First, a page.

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All About Almond Milk

Almond milk burst into the marketplace in 2013. Swiftly outcompeting its aging plant-based nemesis, soy milk, it moved to prey on dairy. This seemingly ancient juggernaut, once a prime beverage, has staggered through a decades-long decline in US per capita consumption. Positioning almond milk as a healthier, more sustainable lactose-free alternative to cow’s milk has allowed brands like Silk and Almond Breeze to successfully challenge the dairy industry's monopoly. The process is nowhere near finished, mind you, as more consumers come daily to embrace the taste and health benefits of plant-based beverages. While new alternatives sourced from plants are continually emerging, almond milk remains both leader and flagbearer. Indeed, for some, it is virtually synonymous with nut milk!

Elmhurst is the poster child for the plant-based revolution: a family dairy that closed its doors and reopened to sell almond milk. Why would a company with 90 years invested in cows do this?

  • Was it the array of health benefits, including antioxidant properties, weight management, and reduced risk of cardiovascular disease, that almond milk offers?
  • Was it almond milk’s potential to substitute for dairy milk in coffee, cereal, smoothies, and more?
  • Was it that Elmhurst had the technology to produce an almond milk with a nutty flavor and creamy texture, free of gums and emulsifiers?

Actually, it was all of the above. Let's take a closer look!

Almond Milk Nutrition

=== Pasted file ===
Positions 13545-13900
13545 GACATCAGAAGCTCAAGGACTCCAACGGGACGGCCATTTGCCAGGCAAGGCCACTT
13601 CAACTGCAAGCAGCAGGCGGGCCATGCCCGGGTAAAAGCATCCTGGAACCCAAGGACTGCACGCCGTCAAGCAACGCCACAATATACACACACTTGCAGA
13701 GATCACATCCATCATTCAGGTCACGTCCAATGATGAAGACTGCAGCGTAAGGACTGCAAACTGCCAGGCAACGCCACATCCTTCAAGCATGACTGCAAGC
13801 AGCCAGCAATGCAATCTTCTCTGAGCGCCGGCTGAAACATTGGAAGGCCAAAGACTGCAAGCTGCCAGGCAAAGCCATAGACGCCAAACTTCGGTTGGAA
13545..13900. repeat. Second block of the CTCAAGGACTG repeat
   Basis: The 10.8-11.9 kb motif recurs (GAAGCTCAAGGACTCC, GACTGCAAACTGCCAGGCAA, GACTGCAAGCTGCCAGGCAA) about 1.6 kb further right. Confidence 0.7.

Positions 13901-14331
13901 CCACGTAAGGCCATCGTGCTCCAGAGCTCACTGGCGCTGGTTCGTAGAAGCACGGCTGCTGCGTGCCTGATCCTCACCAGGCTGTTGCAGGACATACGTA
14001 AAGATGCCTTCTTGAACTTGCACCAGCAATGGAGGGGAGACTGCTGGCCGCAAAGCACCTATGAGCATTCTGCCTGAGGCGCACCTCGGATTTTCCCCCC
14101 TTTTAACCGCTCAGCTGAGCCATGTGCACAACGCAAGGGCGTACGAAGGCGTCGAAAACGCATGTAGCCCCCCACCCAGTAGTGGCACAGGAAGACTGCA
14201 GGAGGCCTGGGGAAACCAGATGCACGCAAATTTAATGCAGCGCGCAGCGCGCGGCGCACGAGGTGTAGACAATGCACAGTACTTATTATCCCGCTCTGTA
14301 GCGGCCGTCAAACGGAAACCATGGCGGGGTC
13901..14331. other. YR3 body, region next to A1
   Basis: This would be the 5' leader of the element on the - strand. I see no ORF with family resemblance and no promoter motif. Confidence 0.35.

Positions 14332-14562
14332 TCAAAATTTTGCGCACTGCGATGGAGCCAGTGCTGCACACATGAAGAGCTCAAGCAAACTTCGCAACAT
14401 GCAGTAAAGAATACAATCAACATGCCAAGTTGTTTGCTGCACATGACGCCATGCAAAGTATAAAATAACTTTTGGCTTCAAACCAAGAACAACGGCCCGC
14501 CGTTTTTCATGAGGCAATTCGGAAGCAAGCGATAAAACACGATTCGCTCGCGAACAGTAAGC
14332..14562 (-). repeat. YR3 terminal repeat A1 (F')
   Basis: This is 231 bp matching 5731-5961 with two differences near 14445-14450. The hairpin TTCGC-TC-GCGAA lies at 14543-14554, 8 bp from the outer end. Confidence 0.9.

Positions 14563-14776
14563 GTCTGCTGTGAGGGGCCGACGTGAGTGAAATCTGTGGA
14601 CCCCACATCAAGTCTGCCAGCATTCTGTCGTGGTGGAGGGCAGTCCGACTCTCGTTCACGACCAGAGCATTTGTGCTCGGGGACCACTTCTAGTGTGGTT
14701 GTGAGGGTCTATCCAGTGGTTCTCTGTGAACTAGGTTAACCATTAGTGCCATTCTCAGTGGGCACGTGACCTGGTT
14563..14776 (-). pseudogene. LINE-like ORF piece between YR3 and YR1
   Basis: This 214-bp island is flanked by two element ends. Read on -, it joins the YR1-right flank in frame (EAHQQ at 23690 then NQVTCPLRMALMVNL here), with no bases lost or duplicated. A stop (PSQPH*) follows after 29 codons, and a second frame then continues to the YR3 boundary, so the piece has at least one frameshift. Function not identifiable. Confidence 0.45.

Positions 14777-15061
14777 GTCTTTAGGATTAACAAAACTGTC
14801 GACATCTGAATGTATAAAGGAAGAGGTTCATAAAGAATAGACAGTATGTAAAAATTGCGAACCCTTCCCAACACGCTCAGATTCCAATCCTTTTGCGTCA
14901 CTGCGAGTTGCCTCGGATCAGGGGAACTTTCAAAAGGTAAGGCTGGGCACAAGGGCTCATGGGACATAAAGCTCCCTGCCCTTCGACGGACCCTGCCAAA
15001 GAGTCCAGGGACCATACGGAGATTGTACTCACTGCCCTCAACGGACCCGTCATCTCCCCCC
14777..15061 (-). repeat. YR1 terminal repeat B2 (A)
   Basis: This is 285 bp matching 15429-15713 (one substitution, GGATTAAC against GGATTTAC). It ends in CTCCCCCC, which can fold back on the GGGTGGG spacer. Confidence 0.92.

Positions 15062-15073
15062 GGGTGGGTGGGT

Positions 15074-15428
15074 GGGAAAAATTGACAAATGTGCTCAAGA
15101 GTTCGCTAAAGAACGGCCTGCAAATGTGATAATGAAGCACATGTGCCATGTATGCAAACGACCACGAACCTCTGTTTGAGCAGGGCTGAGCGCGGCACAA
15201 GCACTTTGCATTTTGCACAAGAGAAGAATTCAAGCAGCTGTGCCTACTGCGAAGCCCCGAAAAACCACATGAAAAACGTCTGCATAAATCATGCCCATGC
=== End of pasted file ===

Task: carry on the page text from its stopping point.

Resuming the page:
There is not a single nutrition panel for almond milk. It can vary significantly by brand. Here are the ranges we found for the most popular, widely-consumed brands:

  • Calories
    • Unsweetened: 30-130 kcal
    • Sweetened: 50-150 kcal
  • Fat
    • 2-11g fat, predominantly monounsaturated
  • Carbs
    • Unsweetened: 1-3g carbs
    • Sweetened: 6-9g carbs
  • Protein
    • 0-5g protein

Why such variation?

Sadly, many nut milks exist as water emulsions. When drinking these beverages, you might assume that the creaminess you taste comes from the almonds themselves – because it IS almond milk, after all! Alas, a deception lurks. For certain brands, the actual nut percentage can hover around just 2% 1, so other ingredients – principally guar gum 2,xanthan gum 3, and sunflower lecithin 4 – are often added to achieve a satisfyingly thick mouthfeel.

To add insult to injury, fewer nuts per serving also translates to lower fat and protein counts. The calories in such milks will invariably be lower, which some competitors cite as a sort of benefit. When you consider that these calories possess all of the nutritional value of nut milk, this is not such a good thing.

If you're looking for unparalleled authenticity, Elmhurst's unsweetened almond milk is made with up to 4x as many nuts compared to other brands and just two ingredients: water and almonds. You can be sure that this product's creaminess and nutritional quality come directly from their source ingredient.

Benefits of Almond Milk: What Makes Almond Milk Good for You

As note, almond milks differ in how many almonds they actually use. While we cannot say exactly what makes almond milk good for you, research paints a resounding picture for the almond itself.

  • Low in carbs; high in fat and protein
    • Collectively, all of these components work together to help to keep blood sugar levels steady
  • High in monounsaturated fat
    • Consuming a diet high monounsaturated fats has been shown to help with weight management and promote weight loss 5
    • High amounts of monounsaturated fats have been shown to reduce risk of cardiovascular disease by way of reducing LDL and triglycerides, increasing HDL, decreasing oxidized LDL and lowering blood pressure 6
    • Monounsaturated fats has been shown to improve joint health by preventing destruction of cartilage under stressful conditions 7
  • Rich in vitamin E
    • Vitamin E, the most abundant fat-soluble antioxidant in our skin, helps prevent wrinkles by defending our skin from free radicals, oxidative damage and UV radiation 8
    • Vitamin E synergizes with selenium to boost levels of the body’s master antioxidant, glutathione, to combat inflammation 9